As we enter the final months of the year, I continue to be inspired by your dedication to the very important work you are doing every day in our efforts to eliminate TB. I hope all of you have a safe, enjoyable, and productive fall.

Philip LoBue, MD, FACP, FCCP

Division of Tuberculosis Elimination
National Center for HIV/AIDS, Viral Hepatitis, STD, and TB Prevention

Communication Resources for the 2018 TB Surveillance Report

CEBSB created several resources to support the release of the 2018 TB surveillance report entitled Reported Tuberculosis in the United States, 2018, including an infographic and web graphics with highlights from the surveillance report. These resources support TB education and outreach to clinicians, health care agencies, and community organizations.  TB control programs can also use a customizable infographic template to highlight state and local surveillance data.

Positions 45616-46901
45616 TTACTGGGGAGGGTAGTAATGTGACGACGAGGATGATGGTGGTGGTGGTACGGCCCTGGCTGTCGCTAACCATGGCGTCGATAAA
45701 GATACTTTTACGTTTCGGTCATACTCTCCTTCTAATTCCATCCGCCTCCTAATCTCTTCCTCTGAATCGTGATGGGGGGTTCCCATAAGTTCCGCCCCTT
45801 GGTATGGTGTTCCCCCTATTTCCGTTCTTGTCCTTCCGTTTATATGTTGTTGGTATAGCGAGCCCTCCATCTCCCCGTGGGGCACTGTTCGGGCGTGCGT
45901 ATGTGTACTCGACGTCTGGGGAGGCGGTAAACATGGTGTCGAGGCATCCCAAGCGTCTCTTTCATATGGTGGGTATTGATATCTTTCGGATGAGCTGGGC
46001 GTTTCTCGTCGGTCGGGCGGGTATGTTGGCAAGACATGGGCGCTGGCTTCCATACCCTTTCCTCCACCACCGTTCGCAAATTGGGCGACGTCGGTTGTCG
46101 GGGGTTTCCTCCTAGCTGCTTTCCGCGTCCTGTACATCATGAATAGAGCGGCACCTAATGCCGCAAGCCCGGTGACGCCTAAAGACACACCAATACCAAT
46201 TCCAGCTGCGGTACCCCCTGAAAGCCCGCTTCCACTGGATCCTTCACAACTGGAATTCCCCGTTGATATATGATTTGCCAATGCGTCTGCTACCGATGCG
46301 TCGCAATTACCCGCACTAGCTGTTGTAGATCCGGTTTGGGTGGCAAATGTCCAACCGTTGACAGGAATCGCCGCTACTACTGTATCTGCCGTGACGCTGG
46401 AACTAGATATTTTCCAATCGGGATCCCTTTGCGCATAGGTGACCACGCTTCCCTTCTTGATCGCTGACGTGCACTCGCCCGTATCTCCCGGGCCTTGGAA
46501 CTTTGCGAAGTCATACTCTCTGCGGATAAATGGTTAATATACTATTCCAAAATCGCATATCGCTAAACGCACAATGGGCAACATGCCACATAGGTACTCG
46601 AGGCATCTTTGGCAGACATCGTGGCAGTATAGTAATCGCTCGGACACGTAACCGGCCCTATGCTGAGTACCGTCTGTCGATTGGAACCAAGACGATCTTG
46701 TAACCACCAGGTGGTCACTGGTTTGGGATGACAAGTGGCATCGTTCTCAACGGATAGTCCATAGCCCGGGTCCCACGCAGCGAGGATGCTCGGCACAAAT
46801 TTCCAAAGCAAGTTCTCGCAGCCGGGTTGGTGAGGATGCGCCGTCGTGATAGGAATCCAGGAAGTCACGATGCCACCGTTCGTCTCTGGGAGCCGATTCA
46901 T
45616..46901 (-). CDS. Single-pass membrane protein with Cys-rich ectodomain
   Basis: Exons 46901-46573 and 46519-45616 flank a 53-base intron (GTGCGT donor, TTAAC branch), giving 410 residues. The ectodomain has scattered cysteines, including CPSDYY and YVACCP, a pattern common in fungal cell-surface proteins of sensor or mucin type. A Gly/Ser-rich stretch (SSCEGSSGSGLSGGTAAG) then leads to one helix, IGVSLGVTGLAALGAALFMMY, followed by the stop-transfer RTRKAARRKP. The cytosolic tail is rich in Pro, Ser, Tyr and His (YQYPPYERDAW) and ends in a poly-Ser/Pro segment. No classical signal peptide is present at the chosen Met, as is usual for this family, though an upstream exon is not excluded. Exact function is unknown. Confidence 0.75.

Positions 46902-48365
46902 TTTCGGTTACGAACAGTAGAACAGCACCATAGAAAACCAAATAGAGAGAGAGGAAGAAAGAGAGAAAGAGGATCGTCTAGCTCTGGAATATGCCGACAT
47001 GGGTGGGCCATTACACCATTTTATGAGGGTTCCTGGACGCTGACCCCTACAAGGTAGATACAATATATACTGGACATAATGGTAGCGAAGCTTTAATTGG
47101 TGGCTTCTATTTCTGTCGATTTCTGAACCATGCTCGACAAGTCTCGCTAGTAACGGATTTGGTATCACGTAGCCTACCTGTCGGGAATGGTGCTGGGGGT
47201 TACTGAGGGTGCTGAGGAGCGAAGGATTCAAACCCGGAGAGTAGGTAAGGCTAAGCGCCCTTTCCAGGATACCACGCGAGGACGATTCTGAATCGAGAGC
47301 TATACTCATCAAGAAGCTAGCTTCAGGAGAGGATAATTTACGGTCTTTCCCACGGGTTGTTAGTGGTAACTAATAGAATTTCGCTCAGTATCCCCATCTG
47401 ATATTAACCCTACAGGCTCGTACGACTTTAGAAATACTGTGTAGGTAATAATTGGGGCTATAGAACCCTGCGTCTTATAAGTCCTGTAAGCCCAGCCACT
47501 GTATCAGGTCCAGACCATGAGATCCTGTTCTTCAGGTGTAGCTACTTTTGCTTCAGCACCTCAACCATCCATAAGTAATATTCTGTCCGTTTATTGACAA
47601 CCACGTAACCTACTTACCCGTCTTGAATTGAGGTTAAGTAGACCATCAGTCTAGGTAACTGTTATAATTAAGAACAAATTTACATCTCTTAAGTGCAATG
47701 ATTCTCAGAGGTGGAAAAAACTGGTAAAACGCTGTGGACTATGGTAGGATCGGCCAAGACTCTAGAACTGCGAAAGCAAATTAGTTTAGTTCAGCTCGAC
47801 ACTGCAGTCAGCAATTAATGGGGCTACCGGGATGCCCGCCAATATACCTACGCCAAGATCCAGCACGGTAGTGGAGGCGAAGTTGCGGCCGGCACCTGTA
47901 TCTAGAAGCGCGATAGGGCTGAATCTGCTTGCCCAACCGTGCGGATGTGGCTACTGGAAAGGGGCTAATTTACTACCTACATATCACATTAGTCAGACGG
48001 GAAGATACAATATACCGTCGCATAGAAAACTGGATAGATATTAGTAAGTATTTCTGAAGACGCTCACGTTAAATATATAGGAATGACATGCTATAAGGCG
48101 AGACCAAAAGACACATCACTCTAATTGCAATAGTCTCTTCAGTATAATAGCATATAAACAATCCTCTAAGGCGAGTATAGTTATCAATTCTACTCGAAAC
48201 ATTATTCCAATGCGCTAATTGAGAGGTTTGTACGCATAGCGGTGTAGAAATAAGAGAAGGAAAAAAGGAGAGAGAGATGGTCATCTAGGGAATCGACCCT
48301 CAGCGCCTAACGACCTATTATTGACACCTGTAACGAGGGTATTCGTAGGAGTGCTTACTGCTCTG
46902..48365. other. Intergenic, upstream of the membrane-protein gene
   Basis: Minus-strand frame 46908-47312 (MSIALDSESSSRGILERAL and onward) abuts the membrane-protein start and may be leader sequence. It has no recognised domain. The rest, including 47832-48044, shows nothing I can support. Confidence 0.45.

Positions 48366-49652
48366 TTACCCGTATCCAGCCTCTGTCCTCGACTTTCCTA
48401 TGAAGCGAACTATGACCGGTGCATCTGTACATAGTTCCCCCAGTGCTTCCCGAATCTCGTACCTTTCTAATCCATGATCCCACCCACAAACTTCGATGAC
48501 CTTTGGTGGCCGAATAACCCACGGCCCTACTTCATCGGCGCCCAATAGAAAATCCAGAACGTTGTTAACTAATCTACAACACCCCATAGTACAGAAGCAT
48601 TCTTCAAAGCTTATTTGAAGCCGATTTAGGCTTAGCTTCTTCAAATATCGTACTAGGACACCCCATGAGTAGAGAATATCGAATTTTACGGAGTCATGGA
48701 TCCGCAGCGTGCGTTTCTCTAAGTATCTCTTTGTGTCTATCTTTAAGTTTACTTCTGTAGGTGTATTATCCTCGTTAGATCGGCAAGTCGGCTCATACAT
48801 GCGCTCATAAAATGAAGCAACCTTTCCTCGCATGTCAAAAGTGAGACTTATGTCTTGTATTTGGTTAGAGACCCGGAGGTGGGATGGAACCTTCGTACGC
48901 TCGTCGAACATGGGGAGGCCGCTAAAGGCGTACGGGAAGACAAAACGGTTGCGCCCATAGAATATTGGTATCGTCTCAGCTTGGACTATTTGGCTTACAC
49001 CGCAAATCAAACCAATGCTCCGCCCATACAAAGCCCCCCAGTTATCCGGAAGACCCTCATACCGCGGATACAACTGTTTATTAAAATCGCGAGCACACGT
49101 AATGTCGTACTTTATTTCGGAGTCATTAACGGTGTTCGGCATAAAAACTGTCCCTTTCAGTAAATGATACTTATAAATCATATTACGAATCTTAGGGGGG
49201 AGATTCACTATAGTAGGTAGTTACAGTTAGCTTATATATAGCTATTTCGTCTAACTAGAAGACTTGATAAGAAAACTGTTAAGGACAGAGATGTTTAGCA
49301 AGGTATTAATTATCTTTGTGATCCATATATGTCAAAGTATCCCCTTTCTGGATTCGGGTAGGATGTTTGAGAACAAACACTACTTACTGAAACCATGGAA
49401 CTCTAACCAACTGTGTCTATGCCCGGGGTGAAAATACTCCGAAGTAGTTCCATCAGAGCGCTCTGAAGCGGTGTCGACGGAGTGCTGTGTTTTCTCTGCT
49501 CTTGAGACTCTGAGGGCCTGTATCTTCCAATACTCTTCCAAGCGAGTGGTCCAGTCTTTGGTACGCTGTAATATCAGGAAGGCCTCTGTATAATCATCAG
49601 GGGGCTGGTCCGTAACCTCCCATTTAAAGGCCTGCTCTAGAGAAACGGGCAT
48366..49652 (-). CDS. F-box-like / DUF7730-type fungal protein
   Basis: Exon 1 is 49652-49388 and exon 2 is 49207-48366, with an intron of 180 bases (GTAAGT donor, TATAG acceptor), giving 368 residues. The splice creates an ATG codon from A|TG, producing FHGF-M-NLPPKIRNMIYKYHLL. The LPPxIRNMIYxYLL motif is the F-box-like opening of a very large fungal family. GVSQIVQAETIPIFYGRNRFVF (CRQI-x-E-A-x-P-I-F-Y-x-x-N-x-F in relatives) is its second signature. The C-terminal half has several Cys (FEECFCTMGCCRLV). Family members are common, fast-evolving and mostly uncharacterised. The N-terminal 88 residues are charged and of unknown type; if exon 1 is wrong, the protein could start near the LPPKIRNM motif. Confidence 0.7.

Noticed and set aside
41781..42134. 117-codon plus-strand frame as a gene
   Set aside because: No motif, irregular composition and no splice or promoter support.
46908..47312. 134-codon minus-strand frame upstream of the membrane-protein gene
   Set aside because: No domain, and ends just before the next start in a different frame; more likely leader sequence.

tb cases

This 2018 edition of Reported Tuberculosis in the United States marks a milestone as the first TB surveillance report to be published exclusively online, as part of CDC’s Digital First Initiative to help audiences discover, view, and share content more easily.

To learn more, visit the CDC TB website and follow us on Facebook and Twitter.


personal stories

New Stories from the TB Personal Stories Series

CEBSB is proud to share the personal stories of four people diagnosed and treated for tuberculosis (TB) disease or latent TB infection. These new stories are part of DTBE’s ongoing TB Personal Stories series to help raise awareness about TB in the United States. You can view the video, print, and social media content for each story by visiting CDC’s TB Personal Stories website.